MSSL Space Plasma Science Highlights

Seasonal and Temporal Variations of Field‐Aligned Currents and Ground Magnetic Deflections During Substorms

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Figure 3 from Forsyth et al. [2018]. Superposed epoch analysis results with respect to substorm onset of the substorm FACs (SU‐MLT and SD‐MLT) from AMPERE, calculated by removing the median current in the hour before onset. The top and bottom rows show the upward substorm FAC (SU) and downward substorm FAC (SD), respectively, in each MLT sector. As per the above, the results are subdivided into seasons of 90 days centered on the solstices and equinoxes.

Earth is surrounded by electrical currents flowing in space. These currents, which can be 10,000 times greater than domestic electrical supplies, can flow along the Earth's magnetic field and into the upper atmosphere and are linked to aurora. The size of this current depends on atmospheric conditions, with the upper atmosphere being a better conductor when it is sunlit, and the interaction between particles flowing from the Sun and the Earth's magnetic field. During space weather events known as substorms, which happen several times per day on average, the aurora brightens massively and the currents flowing into the upper atmosphere increase. Using data from the Iridium communications satellites, measured these currents during substorms.

The Role of Proton Cyclotron Resonance as a Dissipation Mechanism in Solar Wind Turbulence

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The solar wind contains turbulent fluctuations that are part of a continual cascade of energy from large scales down to smaller scales. At ion-kinetic scales, some of this energy is dissipated, resulting in a steepening in the spectrum of magnetic field fluctuations and heating of the ion velocity distributions, however, the specific mechanisms are still poorly understood. Understanding these mechanisms in the collisionless solar wind plasma is a major outstanding problem in the field of heliophysics research.

NHDS: Calculating the properties of plasma waves

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NHDS: The New Hampshire Dispersion relation Solver

Waves are a very important mechanism to transfer energy in a plasma and to heat the particles efficiently. These processes occur in astrophysical, space, and laboratory plasmas. Like all electric charges, the plasma particles react on electric and magnetic fields, while they also change the electric and magnetic fields themselves. This makes plasmas a lot more complicated than normal (neutral) gases. As a consequence of this behaviour, there are many different types of waves that can exist in a plasma, while a gas like the air we are breathing only carries one type of wave (the sound wave).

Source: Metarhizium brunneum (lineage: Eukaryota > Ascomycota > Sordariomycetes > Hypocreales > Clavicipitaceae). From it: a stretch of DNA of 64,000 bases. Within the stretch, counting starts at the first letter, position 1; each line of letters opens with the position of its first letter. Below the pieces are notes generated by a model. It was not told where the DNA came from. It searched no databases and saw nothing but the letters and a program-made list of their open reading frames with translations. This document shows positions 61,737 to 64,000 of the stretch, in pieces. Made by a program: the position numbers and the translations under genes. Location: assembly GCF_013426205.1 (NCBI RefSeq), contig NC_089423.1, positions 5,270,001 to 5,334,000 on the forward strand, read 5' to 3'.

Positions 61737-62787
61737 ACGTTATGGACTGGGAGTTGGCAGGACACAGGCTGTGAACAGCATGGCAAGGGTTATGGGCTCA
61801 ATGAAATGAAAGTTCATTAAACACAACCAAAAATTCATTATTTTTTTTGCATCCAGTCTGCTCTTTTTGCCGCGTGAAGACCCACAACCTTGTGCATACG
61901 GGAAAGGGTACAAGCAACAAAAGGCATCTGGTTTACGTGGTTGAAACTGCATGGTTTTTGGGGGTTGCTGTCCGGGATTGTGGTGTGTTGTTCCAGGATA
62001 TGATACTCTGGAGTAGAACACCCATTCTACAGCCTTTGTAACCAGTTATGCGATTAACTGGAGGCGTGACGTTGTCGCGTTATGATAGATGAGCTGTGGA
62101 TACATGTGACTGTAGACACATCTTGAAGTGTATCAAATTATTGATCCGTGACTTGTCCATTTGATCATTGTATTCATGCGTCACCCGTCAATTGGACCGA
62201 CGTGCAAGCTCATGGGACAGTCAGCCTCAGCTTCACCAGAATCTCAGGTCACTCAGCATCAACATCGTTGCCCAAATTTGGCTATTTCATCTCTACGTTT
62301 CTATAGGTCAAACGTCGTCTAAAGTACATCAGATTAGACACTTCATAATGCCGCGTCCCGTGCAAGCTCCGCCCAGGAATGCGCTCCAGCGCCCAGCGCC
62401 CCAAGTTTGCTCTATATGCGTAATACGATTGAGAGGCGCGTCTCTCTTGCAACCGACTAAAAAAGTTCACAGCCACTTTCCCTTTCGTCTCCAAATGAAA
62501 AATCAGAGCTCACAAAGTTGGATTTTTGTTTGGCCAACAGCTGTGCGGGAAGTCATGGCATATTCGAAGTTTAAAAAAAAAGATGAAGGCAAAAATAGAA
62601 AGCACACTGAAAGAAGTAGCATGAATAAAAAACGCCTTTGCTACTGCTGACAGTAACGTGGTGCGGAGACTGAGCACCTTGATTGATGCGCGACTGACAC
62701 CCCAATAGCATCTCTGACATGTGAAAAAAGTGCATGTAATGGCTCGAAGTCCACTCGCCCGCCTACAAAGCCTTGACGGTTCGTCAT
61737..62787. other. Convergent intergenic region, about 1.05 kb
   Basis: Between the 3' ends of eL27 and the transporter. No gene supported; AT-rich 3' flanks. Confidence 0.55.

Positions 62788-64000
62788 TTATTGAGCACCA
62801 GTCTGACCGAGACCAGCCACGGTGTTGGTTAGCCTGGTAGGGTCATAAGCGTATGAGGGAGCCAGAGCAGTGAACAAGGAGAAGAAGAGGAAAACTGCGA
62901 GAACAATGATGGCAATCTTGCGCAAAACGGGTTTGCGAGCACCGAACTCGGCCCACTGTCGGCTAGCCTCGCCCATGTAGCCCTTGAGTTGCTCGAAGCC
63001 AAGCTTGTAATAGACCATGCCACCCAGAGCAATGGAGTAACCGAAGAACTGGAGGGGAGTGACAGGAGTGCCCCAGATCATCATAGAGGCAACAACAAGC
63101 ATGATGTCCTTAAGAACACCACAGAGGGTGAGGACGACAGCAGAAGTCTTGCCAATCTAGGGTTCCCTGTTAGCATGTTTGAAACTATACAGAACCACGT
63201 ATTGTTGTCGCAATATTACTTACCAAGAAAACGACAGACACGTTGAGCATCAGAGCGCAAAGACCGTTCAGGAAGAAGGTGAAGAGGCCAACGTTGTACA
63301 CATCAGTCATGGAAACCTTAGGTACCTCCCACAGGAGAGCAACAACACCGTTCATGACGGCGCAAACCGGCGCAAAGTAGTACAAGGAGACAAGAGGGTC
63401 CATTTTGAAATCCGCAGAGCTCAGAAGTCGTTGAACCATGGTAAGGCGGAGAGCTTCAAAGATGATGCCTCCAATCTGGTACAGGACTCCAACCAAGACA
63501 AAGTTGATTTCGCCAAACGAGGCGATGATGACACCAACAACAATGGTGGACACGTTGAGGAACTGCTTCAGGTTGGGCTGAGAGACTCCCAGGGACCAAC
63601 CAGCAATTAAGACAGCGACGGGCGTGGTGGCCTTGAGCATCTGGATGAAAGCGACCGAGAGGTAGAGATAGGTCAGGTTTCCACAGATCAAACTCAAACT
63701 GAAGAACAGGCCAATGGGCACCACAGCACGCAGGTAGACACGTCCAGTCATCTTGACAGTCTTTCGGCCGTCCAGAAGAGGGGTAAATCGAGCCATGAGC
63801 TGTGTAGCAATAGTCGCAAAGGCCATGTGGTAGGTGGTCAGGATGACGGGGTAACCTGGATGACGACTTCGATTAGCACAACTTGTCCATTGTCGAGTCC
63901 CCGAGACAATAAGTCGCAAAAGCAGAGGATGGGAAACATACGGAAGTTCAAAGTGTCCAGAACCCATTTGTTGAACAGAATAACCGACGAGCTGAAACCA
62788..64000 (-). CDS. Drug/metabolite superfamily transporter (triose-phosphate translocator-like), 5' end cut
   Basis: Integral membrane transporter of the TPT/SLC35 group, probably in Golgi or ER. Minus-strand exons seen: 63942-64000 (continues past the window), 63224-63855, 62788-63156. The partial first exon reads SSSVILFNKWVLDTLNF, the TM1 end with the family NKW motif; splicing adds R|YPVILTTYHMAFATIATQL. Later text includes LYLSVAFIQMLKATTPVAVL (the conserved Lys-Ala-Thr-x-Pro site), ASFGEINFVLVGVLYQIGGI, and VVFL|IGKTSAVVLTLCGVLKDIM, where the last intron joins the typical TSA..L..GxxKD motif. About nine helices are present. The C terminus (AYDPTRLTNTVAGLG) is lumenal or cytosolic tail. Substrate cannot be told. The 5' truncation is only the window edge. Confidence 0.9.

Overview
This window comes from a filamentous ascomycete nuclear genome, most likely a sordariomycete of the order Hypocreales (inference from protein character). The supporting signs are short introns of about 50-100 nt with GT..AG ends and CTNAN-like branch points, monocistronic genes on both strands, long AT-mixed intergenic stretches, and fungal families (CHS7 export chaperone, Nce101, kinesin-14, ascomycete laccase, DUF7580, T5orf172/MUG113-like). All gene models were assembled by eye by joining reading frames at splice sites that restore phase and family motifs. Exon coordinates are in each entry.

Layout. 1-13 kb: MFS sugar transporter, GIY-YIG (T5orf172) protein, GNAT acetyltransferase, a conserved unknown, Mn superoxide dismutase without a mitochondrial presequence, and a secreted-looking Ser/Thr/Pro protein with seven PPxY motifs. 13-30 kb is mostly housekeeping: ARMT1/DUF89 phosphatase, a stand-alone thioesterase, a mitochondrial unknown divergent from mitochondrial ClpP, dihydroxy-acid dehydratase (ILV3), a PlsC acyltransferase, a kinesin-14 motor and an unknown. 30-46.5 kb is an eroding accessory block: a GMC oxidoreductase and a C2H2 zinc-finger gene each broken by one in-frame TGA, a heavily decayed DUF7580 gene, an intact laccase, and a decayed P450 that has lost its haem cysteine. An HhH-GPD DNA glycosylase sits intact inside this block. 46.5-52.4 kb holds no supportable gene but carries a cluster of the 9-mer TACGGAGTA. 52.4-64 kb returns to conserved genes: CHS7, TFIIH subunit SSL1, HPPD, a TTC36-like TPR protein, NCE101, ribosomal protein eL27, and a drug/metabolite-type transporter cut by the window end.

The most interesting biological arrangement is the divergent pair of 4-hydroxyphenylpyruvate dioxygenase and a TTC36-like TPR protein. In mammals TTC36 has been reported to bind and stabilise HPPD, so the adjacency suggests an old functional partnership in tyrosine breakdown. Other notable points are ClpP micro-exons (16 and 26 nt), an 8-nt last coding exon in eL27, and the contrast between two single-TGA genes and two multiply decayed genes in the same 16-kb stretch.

Understanding Waves and Instabilities in Collisionless Plasmas with ALPS

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ALPS Logo.

The solar wind is a plasma in which collisions are very rare. Many plasmas in the universe are in this so-called "collisionless" state. This applies, for example, to a common type of accretion disks around black holes in the centres of galaxies, the very dilute medium between galaxies, magnetospheres around planets and comets, as well as pulsar winds in supernova remnants. In all collisionless plasmas, the behaviour of plasma waves, which are the fundamental building blocks of many important plasma processes, is more complicated to understand than in a collision-dominated plasma. Therefore, we have to rely on computer models to calculate the properties of plasma waves. With their help, it is also possible to calculate whether the plasma is in a stable or unstable state, a question of great importance for understanding the plasma behaviour.

The role of localised compressional Ultra-Low Frequency waves in energetic electron precipitation

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Global-scale electromagnetic wave activity known as Ultra-Low Frequency (ULF) waves have been historically discussed as playing an indirect role in the acceleration and loss of radiation belt electrons. This is primarily due to the fact that ULF waves cannot easily interact with the gyration of electrons causing acceleration, or their bounce motion causing them to be lost. However, certain assumptions on the global-scale nature of these ULF wave fields are made to arrive at this conclusion. In this paper, we explore the validity of the assumptions that go into our current thinking, and provide a thought experiment on how a localised, large-amplitude electromagnetic wave field could interact with relativistic particles and play a direct role in radiation belt losses as a result. We conclude that localized ULF wave fields may provide an additional and, importantly, complementary means to more established processes that are known to precipitate electrons from the radiation belts during geomagnetic storms.